Tuesday, July 12, 2005

Mis-Educated/Black August

"History shows that it does not matter who is in power... those who have not learned to do for themselves and have to depend soley on others never obtain any more rights or privileges in the end than they did in the beginning." ~ Dr. Carter G. Woodson

As I continue to read the Mis-Education of the Negro, I am weighed down with the thought on how much history has been plagiarized and held back from us. As much as I speak on permanent issues that face us today... there is a lot about our past as a people that I still don't know. There is a horrific need for a national curriculum of inclusion. If we don't know who we are, our community will continue on rolling down hill. I tell my youth group all of the time, "the blood that runs through your veins is strong. Our ancestors were the strong ones that survive being captured from Africa and brought over to America under harsh measures. They over came slavery and fought during the civil rights movement. We must continue their legacy."

I have to take this book in waves. This book could have been published yesterday, instead of 1933. We are still Mis-Educated! Well.. at least I am.

I wanted to share with y'all some news that was just announce, the 8th Annual Black August Benefit Concert will be held on August 7th at the BB Kings Night Club Mos Def, Smif-n-wesson, DJ Evil Dee are donating their talents to promote HIV/AIDS prevention awareness. I know it's during prideinthecity, but if you want something different to do.. check this out. I'll be there!

Black August is a political project of The Malcolm X Grassroots Movement that celebrates Hip-Hop culture and pays tribute to black freedom fighters.

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RESISTANCE: THE ORIGIN OF BLACK AUGUST

Black August originated in the California penal system to honor fallen Freedom Fighters, Jonathan Jackson, George Jackson, William Christmas, James McClain and Khatari Gaulden. Jonathan Jackson was gunned down outside the Marin County California courthouse on August 7, 1970 as he attempted to liberate three imprisoned Black Liberation Fighters: James McClain, William Christmas and Ruchell Magee. Ruchell Magee is the sole survivor of that armed liberation attempt. He is the former co-defendant of Angela Davis and has been locked down for 40 years, most of it in solitary confinement. George Jackson was assassinated by prison guards during a Black prison rebellion at San Quentin on August 21, 1971. Three prison guards were also killed during that rebellion and prison officials charged six Black and Latino prisoners with the death of those guards. These six brothers became known as the San Quentin Six.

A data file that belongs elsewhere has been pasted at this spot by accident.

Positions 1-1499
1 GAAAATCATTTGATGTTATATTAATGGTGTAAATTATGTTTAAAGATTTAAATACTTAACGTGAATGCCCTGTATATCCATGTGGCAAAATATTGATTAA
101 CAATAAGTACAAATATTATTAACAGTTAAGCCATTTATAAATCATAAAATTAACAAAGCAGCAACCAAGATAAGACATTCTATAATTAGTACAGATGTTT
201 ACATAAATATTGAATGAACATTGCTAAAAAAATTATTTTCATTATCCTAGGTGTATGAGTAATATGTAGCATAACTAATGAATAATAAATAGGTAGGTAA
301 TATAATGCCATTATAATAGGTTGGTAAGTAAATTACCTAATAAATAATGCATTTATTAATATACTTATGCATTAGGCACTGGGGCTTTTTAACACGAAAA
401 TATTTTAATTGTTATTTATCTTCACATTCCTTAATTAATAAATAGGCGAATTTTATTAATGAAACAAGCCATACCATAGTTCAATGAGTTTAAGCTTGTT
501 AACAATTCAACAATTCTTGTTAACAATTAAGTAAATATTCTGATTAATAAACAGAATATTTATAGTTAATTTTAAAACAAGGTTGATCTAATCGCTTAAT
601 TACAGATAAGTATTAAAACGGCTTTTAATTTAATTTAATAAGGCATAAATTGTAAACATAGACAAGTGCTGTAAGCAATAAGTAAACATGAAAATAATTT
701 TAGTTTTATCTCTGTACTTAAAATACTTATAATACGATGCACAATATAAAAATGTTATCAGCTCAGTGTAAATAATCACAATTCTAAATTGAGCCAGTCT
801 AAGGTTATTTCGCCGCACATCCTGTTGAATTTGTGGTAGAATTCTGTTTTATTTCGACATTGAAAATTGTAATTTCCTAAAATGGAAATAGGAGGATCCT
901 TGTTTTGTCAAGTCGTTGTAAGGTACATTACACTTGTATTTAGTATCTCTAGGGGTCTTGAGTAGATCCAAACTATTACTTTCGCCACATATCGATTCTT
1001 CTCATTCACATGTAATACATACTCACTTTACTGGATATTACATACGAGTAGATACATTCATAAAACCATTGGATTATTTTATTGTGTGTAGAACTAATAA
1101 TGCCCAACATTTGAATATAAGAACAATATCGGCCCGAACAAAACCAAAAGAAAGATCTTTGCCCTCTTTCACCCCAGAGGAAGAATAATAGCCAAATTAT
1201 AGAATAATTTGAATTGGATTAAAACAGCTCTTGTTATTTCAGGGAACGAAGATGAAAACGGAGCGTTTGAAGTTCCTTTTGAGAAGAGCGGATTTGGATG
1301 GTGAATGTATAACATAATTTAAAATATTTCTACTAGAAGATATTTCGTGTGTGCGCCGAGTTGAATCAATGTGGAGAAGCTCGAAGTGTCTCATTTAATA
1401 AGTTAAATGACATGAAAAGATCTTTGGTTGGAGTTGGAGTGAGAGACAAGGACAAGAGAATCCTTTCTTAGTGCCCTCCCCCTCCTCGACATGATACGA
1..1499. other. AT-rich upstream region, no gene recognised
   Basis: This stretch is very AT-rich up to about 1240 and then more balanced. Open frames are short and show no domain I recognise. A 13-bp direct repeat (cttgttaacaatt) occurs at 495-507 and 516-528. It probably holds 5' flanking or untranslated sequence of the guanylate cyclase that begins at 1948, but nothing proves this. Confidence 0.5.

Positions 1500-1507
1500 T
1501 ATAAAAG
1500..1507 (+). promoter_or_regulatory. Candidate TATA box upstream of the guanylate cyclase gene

The brothers who participated in the collective founding of Black August wore black armbands on their left arm and studied revolutionary works, focusing on the works of George Jackson. The brothers did not listen to the radio or watch television in August. Additionally, they didn't eat or drink anything from sun-up to sundown; and loud and boastful behavior was not allowed. The brothers did not support the prison's canteen. The use of drugs and alcoholic beverages was prohibited and the brothers held daily exercises, because during Black August, emphasis is placed on sacrifice, fortitude and discipline. Black August is a time to embrace the principles of unity, self-sacrifice, political education, physical training and resistance.

Feed your mind and check out the site. www.blackaugust.com

Peace

3 Comments:

At 3:20 PM, Blogger Quaheem said...